• 1 teaspoon garlic powder

  • 1 teaspoon freshly ground black pepper

  • 1 teaspoon paprika

    In a bowl, combine the mustard, eggs and hot sauce. In another bowl, combine the remaining ingredients, except the fish. Brush the fish fillets with the mustard mixture until well-coated, then dip the fish in the dry mixture. Fry the fish until golden-brown in peanut oil heated to 375 degrees.


    You can pan-fry, or sauté, almost any fish fillet, steak or small whole fish. This method involves cooking the fish in a large skillet to which has been added a few tablespoons of butter or oil. Heat to the bubbly stage, add the fish and cook, turning once, until nicely browned on both sides.

    If done correctly, the skin of the fish will turn out crispy, not burned, and the flesh will be flaky and moist. Add oil or butter as necessary between batches of fish.

    The pan-fry skillet should never be covered when cooking. If this is done, steam forms and the skin will not crisp. It's also important to avoid crowding the fish in an undersize skillet. This cools the oil or butter and makes the fish greasy.

    Pan-Fried Bream Dilly

  • 4 tablespoons butter

  • 4 tablespoons fresh chopped dill

  • 6 bluegills, pan-dressed (scaled, gutted, heads removed)

  • ½ cup flour

  • ½ cup cornmeal

  • 1 teaspoon salt

  • 1 teaspoon fresh-ground black pepper

    Melt the butter in a skillet and stir in the dill. Dredge the fish in a mixture of flour, cornmeal, salt and pepper. Pan-fry the fish pieces in the dill butter until done.

    Pan-Fried Walleye

  • 10 walleye fillets (about 4 to 6 ounces each)

  • 1 cup buttermilk

  • 1½ cups Italian bread crumbs

  • 1 tablespoon salt

  • 1 teaspoon freshly ground black pepper

  • 4 tablespoons butter or margarine

  • 2 tablespoons extra virgin olive oil

    Soak the fish in buttermilk for 30 minutes. Remove, and dredge in a mixture of the bread crumbs, salt and pepper. Fry the fillets in a combination of the butter and olive oil heated in a skillet. Add more butter and olive oil as needed. Fry until golden brown, or until the thickest part of the fish is easily flaked with a fork.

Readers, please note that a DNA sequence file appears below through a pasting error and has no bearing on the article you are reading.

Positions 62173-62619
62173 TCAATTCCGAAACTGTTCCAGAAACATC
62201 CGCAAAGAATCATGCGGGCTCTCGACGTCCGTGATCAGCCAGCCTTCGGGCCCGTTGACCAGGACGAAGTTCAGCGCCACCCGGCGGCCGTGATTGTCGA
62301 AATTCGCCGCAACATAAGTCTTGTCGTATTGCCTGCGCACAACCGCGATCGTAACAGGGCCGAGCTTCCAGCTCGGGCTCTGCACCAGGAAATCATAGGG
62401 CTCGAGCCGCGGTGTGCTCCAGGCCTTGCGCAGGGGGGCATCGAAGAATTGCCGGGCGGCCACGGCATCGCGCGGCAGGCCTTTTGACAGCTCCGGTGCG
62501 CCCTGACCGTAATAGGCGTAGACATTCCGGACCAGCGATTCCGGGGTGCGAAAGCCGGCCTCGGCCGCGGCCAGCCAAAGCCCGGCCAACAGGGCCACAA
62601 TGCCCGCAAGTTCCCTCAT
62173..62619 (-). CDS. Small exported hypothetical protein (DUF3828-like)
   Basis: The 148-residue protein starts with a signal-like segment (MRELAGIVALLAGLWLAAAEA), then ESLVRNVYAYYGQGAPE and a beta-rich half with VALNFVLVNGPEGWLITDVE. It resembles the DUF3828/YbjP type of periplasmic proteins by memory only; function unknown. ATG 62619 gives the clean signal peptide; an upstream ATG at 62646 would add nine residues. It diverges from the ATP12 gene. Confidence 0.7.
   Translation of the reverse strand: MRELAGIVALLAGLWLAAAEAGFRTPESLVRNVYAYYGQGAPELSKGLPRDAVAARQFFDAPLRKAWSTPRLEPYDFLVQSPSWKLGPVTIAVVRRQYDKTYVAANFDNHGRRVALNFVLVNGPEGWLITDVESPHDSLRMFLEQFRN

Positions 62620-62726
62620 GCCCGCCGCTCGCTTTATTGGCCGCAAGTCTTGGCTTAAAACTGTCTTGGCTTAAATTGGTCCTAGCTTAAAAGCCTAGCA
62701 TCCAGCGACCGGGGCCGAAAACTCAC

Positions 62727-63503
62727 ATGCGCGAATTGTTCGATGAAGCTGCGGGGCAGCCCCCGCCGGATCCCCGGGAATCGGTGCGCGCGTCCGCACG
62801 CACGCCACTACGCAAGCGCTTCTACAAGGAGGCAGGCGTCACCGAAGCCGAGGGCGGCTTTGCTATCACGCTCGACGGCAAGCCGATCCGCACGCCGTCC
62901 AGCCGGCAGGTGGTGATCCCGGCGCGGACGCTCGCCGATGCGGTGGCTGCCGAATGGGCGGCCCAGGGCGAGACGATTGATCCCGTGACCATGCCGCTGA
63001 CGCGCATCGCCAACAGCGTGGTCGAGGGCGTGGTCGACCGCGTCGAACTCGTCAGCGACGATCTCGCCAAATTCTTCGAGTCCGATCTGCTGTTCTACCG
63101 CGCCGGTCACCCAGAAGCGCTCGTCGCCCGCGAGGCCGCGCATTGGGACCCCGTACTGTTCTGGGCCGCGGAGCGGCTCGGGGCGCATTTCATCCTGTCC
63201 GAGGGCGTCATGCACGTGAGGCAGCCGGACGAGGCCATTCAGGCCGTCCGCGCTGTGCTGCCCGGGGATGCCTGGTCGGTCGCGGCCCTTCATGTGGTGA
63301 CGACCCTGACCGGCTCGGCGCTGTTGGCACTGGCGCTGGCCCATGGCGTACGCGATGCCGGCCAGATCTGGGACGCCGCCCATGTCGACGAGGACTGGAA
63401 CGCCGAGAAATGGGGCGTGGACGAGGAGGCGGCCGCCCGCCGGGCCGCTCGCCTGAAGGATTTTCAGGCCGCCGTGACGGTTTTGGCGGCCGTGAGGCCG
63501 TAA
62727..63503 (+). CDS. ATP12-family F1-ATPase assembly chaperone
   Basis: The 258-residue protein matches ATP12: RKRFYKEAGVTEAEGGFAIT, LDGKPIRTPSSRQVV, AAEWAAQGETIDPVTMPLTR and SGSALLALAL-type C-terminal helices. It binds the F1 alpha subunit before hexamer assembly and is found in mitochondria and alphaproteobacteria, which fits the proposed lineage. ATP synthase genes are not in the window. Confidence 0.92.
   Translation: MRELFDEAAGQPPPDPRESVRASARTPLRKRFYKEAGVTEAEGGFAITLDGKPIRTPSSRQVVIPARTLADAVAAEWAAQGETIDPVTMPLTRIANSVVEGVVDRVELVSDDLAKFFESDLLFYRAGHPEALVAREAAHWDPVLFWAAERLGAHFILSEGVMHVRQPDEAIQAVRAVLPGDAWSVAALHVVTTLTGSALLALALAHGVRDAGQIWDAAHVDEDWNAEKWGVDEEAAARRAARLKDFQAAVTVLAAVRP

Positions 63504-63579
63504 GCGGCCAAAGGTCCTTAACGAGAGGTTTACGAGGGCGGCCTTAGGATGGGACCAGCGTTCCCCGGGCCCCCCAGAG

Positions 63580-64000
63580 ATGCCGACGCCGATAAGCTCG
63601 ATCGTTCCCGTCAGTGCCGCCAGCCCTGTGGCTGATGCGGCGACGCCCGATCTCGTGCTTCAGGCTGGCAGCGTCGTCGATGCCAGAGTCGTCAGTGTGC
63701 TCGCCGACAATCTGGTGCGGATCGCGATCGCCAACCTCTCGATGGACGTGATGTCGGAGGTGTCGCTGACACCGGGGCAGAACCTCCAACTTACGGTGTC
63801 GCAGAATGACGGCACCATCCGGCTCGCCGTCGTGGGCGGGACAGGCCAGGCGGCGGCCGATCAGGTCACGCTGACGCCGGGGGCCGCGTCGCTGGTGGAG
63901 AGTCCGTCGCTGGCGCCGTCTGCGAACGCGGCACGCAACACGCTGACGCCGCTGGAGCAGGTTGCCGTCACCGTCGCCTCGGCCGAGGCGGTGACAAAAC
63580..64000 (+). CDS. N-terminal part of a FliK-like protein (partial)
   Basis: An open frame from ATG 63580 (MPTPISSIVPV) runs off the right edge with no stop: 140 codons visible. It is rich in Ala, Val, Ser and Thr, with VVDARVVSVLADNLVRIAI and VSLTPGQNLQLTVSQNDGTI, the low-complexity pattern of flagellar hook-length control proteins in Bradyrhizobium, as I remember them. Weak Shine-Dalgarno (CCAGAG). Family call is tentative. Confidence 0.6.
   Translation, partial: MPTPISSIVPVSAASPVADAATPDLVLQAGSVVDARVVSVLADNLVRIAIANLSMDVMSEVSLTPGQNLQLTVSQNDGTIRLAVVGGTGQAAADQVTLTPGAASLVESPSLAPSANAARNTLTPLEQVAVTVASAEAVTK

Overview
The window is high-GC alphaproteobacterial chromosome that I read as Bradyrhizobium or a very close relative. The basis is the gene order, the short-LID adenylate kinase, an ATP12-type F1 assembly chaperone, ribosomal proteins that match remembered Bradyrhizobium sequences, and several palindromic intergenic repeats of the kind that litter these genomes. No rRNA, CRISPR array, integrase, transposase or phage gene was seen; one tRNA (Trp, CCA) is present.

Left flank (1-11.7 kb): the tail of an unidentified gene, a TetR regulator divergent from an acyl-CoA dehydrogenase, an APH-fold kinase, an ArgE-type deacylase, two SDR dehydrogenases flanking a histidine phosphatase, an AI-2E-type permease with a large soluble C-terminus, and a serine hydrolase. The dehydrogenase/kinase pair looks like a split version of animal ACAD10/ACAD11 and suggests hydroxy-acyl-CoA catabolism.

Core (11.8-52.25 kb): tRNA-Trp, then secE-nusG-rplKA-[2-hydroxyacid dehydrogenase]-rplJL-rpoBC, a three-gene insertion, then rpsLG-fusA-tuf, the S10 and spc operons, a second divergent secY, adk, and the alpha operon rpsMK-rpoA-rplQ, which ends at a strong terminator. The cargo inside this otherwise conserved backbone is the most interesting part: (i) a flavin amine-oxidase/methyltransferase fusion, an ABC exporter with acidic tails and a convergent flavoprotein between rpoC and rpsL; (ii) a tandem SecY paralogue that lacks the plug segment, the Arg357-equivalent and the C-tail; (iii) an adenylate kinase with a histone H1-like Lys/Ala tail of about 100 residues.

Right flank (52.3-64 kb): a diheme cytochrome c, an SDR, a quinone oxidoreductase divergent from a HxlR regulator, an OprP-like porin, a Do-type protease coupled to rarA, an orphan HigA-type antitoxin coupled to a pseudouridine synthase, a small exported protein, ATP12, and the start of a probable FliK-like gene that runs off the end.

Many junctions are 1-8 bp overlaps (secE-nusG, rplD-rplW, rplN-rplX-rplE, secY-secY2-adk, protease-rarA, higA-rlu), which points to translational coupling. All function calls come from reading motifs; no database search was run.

Stir-frying — using high heat, relatively little oil and constant stirring — is an Oriental cooking technique. Small pieces of boneless fish combined with thin-cut vegetables are well suited to this technique of rapid cooking.

    Before starting, determine the relative cooking time for the fish and vegetables. Start with the item that requires the longest cooking.

    Add just enough oil to the heated wok or large skillet to cook all the fish and vegetables being prepared.

    Have all the ingredients close at hand and ready to cook once you start the process. Seasonings should be added near the end of the cooking time.

    Catfish Stir-Fry

  • 2 tablespoons sesame or peanut oil

  • 2 carrots, thinly sliced

  • 1 onion, thinly sliced

  • 2 zucchini squash, thinly sliced

  • 1 teaspoon chopped parsley

  • 1 pound catfish fillets, cut in one-inch pieces

  • ¼ teaspoon black pepper

  • Hot rice

    In a wok or large skillet, heat the oil, and add vegetables and parsley. Stir-fry until slightly tender. Season the catfish pieces with pepper and add to the pan. Stir-fry until the fish is opaque and flakes easily. Serve over a bed of hot rice.

    Sweet and Sour Stir-Fry Striper

  • 1 large can pineapple chunks

  • ¼ cup packed brown sugar

  • 1 cup ketchup

  • ¼ cup soy sauce

  • 3 tablespoons vinegar

  • 3 tablespoons dry sherry

  • 2 tablespoons cornstarch

  • 2 tablespoons cooking oil

  • 1 medium green pepper, cut into strips

  • 1 pound striped bass fillets, cut in 1-inch chunks

  • 2 cups hot cooked rice

    Drain the pineapple chunks, reserving ¾ cup of liquid. Combine this reserved liquid with the brown sugar, ketchup, soy sauce, vinegar, sherry and cornstarch. Set aside.

    Preheat a wok or large skillet over high heat. Add 1 tablespoon of the cooking oil. Stir-fry the pepper for 1 to 2 minutes. Remove the pepper, and add the remainder of the cooking oil. Add the fish and stir-fry for 3 to 5 minutes or until the fish flakes easily. Remove fish and add the sauce you set aside to the wok. Cook and stir until bubbly hot. Stir in pineapple chunks, fish and peppers. Heat for 1 to 2 minutes.

    To contact Keith Sutton, email him at catfishdude@sbcglobal.net. His new book, "Out There Fishing" (Stoeger Publishing; $19.95), is available at www.catfishsutton.com.